547: Earliest founding date of an akhara,
600: Chinese pilgrim Hiuen-Tsang attends mela at Prayag (modern Allahabad) organized by King Harsha on a five-year cycle.
ca 800: Adi Shankara believed to have reorganized and promoted kumbha melas.
904: Founding of Niranjani Akhara
1146: Founding of Juna Akhara
1300: Kanphata Yogi militant ascetics employed in army of King of Kanaj, Rajasthan
1398: Tirmur lays waste to Delhi to punish Sultan’s tolerance toward Hindus, proceeds to Haridwar mela and massacres thousands. Hindu ascetics arm themselves.
1565: Madhusudana Sarasvati organizes fighting units of Dasanami orders.
1684: French traveller Tavernier estimates 1.2 million Hindu ascetics in India.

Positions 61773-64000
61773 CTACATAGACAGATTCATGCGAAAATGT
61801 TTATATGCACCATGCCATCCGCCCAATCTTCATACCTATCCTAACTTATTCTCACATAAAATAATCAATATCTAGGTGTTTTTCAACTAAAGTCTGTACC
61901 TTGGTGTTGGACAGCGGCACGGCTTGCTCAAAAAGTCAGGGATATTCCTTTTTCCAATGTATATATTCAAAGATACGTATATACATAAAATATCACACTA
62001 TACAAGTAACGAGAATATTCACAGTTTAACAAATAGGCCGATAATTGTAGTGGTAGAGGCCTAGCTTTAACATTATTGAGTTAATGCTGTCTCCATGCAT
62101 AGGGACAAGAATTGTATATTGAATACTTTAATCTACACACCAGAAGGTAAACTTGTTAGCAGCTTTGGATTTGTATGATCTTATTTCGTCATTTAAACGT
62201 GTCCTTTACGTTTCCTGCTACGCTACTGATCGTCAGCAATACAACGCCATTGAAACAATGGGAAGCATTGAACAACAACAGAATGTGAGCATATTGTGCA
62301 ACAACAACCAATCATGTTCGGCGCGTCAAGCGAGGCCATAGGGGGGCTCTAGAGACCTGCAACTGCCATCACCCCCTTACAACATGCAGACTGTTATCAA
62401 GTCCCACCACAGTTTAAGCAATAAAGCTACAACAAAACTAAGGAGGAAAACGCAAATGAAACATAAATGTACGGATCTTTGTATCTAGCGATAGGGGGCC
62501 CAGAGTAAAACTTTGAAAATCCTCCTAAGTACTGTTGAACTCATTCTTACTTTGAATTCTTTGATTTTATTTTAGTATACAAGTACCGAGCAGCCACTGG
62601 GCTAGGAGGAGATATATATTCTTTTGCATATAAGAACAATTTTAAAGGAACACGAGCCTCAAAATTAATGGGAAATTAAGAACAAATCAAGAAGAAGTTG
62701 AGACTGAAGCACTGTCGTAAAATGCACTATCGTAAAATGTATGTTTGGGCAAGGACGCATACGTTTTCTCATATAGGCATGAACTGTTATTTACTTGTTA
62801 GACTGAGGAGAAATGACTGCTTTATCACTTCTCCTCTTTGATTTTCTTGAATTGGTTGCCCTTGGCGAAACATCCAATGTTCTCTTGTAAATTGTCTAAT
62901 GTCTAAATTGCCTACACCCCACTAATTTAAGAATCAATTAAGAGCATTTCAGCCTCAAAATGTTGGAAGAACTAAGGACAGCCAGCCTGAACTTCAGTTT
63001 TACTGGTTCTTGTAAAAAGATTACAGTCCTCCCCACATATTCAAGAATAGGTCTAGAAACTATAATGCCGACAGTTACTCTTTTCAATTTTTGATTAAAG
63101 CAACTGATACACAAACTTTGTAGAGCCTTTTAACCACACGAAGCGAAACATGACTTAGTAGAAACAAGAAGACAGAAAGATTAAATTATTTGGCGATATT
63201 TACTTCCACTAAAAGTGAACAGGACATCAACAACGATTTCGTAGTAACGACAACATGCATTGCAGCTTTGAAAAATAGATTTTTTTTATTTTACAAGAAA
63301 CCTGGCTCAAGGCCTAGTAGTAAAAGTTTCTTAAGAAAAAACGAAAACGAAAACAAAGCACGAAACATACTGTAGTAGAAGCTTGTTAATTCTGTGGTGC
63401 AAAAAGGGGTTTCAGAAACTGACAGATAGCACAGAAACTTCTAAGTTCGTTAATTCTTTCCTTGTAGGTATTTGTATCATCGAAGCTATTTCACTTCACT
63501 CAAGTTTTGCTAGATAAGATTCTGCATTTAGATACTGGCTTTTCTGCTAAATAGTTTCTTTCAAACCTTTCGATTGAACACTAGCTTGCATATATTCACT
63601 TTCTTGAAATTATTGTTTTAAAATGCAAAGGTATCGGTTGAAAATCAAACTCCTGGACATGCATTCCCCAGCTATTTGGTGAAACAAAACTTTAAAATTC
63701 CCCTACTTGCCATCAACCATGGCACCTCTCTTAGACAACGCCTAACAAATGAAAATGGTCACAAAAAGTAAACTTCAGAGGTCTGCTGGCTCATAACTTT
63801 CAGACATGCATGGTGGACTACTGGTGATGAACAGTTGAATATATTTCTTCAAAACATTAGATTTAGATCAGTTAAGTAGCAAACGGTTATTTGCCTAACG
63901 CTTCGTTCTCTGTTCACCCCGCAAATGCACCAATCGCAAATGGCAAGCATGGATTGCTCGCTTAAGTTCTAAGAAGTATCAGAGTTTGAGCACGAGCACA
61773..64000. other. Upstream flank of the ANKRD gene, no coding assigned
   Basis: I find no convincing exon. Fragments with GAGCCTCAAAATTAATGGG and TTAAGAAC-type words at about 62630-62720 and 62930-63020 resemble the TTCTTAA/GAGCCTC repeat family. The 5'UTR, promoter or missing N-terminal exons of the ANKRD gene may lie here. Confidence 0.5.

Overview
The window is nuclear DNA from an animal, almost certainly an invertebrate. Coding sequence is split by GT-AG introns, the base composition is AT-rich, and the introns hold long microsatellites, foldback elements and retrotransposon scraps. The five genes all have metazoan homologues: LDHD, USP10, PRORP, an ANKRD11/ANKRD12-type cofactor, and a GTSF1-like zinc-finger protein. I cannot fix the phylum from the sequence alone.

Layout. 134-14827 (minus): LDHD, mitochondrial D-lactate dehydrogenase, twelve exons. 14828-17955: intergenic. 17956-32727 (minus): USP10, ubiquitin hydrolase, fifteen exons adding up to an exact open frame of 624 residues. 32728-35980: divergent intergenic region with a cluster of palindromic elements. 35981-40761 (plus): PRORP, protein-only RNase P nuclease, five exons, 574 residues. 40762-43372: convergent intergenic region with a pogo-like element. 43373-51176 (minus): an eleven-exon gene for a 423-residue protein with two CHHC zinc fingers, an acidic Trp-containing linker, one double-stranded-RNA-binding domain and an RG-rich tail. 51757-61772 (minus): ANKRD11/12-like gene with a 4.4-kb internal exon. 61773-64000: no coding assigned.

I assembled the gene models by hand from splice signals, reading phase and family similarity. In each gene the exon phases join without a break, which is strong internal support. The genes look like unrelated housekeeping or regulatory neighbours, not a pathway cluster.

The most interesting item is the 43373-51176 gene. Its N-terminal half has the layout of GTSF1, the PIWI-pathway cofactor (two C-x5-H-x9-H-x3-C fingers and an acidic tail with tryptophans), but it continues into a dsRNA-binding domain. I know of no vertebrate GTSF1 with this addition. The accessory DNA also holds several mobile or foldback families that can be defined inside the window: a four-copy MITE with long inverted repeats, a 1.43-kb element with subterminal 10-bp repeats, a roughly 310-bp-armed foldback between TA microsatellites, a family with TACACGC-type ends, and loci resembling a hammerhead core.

1760: Saivites battle with Vaishnava sects at Haridwar; 1,800 are killed.
ca 1780: British establish the order for royal bathing by the monastic groups (the same order is followed today).
1820: Stampede leaves 430 dead at Haridwar mela.
1906: British calvary intercede in mela battle between sadhus.
1954: Four million people, one percent of India’s population, attend mela at Allahabad, hundreds perish in a stampede.
1986: Most recent Haridwar mela.
1989: Guinness Book of World Records proclaims 15-million-strong mela crowd at Allahabad on February 6 “the largest-ever gathering of human beings for a single purpose.”
1992: Most recent mela at Ujjain and Nasik
1995: “Half-mela” (at six-year interval) at Allahabad has 20 million pilgrims by official estimates on January 30 bathing day.
1998: Haridwar Mela attracts 25 million pilgrims in four months, ten million on April 14.
2001: Next mela at Allahabad
2003: Next mela at Nasik
2004: Next mela at Ujjain
2010: Next mela at Haridwar